Results: The results of covariance analysis and T-test showed a significant difference between the control and experimental groups in reaction speed (β = 0.89 & p < 0.01) as well as improving positive emotion regulation skills (β = 0.89 & p < 0.01). and negative (p < 0.01 & β = 0.89) in subjects. Therefore, it can be said that working memory training has a significant effect on the variables of cognitive control and emotion regulation and their components in teenagers with high-risk behaviors (P<0.05).
Conclusion: The results of this research showed that 20 sessions of continuous training of the emotional working memory program increased the cognitive control of subjects with a tendency to risky behaviors in the reaction time component of the correct answer as well as their emotional regulation from the pre-test to the post-test stage. The results of this research are consistent with the results of Friedman and Miyak's research on the increase of emotional working memory capacity after emotional working memory training; According to the results of this study, increasing the capacity of emotional working memory leads to an increase in the activity of frontal regions related to cognitive control, which improves cognitive control of people as a result (38). The results of Schweizer et al.'s research also showed that emotional working memory training can improve cognitive and emotional control and emotion regulation (39). According to the results of the present study and the results of other studies, it can be said that training emotional working memory by improving emotional regulation can reduce the tendency to risky behaviors in adolescents. Also, the application of this new treatment method by improving executive actions and cognitive control of people limits their attention to irrelevant thoughts and information and reduces risky behaviors.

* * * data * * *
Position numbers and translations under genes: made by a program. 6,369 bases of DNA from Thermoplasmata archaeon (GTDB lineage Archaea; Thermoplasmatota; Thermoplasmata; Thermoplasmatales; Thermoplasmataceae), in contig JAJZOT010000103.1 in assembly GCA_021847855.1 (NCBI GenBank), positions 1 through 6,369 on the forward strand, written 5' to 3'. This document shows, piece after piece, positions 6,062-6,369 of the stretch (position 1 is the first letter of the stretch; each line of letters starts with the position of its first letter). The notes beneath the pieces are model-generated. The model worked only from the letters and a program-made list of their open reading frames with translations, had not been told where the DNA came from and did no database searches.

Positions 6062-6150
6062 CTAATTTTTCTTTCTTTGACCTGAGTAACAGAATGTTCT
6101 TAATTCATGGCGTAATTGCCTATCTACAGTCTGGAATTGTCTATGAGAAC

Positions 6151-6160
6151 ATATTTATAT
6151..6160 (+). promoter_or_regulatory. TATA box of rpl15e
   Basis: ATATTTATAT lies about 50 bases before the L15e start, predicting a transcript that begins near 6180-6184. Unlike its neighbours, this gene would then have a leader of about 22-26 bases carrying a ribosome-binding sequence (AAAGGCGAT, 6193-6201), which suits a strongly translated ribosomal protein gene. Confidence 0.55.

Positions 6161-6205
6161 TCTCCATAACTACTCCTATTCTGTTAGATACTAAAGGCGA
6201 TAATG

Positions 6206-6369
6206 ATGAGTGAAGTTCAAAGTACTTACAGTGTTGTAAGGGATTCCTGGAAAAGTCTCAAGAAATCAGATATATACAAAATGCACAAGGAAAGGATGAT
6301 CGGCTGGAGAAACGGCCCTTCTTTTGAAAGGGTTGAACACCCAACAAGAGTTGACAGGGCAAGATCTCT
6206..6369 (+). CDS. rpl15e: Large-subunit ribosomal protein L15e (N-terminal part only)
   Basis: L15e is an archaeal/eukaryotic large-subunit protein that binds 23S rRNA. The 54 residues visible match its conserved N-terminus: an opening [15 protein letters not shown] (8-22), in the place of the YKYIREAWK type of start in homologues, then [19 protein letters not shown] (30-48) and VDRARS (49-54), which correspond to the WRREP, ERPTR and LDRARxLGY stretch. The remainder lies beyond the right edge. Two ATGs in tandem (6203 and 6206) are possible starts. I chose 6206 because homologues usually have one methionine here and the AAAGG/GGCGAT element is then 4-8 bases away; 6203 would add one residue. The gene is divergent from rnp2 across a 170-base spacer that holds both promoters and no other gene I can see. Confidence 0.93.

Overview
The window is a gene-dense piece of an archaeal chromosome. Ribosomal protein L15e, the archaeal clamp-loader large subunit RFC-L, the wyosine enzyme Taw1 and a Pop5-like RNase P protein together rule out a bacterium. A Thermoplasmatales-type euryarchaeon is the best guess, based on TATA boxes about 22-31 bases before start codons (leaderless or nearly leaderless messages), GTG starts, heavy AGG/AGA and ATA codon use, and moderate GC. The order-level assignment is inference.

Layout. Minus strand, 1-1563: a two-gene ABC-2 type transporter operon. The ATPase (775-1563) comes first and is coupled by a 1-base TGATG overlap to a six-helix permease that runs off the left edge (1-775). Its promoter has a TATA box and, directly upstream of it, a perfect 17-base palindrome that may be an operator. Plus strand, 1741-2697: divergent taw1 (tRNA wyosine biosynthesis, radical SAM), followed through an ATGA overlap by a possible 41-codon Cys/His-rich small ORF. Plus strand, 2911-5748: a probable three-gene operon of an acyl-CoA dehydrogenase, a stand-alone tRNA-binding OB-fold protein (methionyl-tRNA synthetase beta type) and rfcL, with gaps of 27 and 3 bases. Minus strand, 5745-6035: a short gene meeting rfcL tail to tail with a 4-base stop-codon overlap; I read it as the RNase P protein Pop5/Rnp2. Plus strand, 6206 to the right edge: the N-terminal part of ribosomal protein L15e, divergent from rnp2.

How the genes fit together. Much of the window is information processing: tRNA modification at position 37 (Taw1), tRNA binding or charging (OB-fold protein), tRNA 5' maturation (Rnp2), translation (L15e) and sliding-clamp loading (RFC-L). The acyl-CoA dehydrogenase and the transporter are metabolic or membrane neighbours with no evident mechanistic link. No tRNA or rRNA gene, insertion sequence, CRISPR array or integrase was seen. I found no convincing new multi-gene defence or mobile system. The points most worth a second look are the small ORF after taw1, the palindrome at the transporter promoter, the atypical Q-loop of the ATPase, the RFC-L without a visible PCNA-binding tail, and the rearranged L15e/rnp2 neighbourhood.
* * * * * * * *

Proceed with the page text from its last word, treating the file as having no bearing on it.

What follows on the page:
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Type of Study: Research | Subject: Clinical Psychiatry